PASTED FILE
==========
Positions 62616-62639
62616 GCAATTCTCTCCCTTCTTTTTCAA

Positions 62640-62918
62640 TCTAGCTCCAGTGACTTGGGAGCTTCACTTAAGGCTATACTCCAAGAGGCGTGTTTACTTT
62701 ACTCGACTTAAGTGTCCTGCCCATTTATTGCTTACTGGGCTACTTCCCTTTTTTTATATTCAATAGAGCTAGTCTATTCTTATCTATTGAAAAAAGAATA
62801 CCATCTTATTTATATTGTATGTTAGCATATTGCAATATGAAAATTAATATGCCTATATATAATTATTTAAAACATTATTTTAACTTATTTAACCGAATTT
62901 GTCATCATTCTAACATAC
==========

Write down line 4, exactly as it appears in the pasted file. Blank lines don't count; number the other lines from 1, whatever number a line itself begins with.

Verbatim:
62640 TCTAGCTCCAGTGACTTGGGAGCTTCACTTAAGGCTATACTCCAAGAGGCGTGTTTACTTT